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“First in Moonshine: North Carolina and the Illegal Liquor Business,” a talk by Dr. Daniel S. Pierce
September 10, 2020 @ 7:00 pm – 8:00 pm
You are invited to explore the history of moonshine in North Carolina during a virtual talk by Dr. Daniel S. Pierce on September 10th at 7:00 pm. Registration details below.
From the mountains to the coast, the history of distilling in North Carolina provides an example of how water shapes our history and culture. Even the word “whiskey” can be rooted to the phrase aqua vitae, or “water of life.”
The history of moonshining especially shows how people put water to work in creative and resourceful ways. Hulda Nines was one of these resourceful North Carolinians. Nines ran a still on the banks of the Neuse River in northern Wake County for ten years, until her secret operation was discovered in 1902.
Dr. Pierce’s talk will explore North Carolina’s long, tumultuous and on-going relationship with moonshine. Since the Civil War and the passage of the federal excise tax on liquor, North Carolinians—of all races, ethnicities, ages, and genders and in every part of the state—have participated in the illegal liquor business in some shape, form, or fashion. Pierce will discuss how moonshining was an important economic activity, shaped politics and community relations, and helped create a distinctive culture in the state (think NASCAR, Andy Griffith, and “Thunder Road”). Pierce will also particularly focus on moonshining in and around Wake County.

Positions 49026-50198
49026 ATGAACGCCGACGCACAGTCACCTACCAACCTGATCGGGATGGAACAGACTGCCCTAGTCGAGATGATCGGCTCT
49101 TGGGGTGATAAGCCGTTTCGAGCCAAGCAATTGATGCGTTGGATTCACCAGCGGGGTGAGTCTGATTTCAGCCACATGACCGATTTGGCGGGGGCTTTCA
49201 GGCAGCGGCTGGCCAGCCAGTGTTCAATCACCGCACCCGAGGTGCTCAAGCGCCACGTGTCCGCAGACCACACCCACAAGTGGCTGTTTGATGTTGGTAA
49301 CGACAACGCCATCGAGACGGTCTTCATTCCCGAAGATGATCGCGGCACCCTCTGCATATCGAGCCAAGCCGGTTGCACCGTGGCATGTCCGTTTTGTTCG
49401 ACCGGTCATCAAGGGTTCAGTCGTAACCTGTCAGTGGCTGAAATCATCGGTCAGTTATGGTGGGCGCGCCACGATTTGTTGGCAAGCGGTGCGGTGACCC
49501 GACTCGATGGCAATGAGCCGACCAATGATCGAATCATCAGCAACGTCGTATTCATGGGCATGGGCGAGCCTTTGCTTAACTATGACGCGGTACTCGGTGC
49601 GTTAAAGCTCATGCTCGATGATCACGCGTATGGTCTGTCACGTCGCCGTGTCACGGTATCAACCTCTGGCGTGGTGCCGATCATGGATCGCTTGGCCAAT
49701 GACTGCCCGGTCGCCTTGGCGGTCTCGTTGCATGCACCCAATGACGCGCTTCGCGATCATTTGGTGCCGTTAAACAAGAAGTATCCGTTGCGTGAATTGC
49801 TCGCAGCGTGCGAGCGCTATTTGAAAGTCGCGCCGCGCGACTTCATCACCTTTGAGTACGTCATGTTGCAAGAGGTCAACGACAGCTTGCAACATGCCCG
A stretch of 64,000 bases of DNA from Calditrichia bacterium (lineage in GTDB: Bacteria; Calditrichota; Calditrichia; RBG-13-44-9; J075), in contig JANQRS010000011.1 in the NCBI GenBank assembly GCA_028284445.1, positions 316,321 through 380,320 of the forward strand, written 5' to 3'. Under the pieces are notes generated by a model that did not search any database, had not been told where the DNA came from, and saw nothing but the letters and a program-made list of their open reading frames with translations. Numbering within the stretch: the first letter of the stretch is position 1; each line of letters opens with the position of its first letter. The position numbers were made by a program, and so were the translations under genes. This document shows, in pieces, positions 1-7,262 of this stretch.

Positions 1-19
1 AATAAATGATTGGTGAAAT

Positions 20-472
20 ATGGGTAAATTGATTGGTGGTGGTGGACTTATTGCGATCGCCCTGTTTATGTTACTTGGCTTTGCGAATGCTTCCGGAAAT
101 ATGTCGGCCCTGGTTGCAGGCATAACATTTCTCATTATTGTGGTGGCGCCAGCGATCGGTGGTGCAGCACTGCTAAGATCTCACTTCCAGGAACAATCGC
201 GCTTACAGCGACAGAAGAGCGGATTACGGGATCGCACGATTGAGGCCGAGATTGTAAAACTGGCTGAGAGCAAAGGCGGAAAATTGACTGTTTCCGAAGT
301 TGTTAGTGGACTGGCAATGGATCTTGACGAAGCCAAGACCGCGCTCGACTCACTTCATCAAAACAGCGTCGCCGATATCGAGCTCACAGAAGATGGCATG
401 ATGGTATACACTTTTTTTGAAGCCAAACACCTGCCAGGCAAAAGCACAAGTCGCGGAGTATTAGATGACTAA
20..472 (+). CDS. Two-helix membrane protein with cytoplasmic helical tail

Dr. Daniel S. Pierce is professor of history at the University of North Carolina Asheville. He is the author of Tar Heel Lightnin’: How Secret Stills and Fast Cars Made North Carolina the Moonshine Capital of the World. His previous books include Real NASCAR: White Lightning, Red Clay, and Big Bill France.
This program is free and open to the public. Registration is required. Instructions for joining the Zoom Webinar will be sent in advance of the program date.
Participants can register below or on eventbrite.com.
This event is part of Water/Ways, a Smithsonian Institution traveling exhibition that explores water’s environmental and cultural impact. Water/Ways is part of Museum on Main Street, a collaboration between the Smithsonian Institution and the North Carolina Humanities Council, and was adapted from an exhibition organized by the American Museum of Natural History, New York.
This event is made possible by funding from the North Carolina Humanities Council, a statewide nonprofit and affiliate of the National Endowment for the Humanities.
Any views expressed in this program do not necessarily represent those of the North Carolina Humanities council.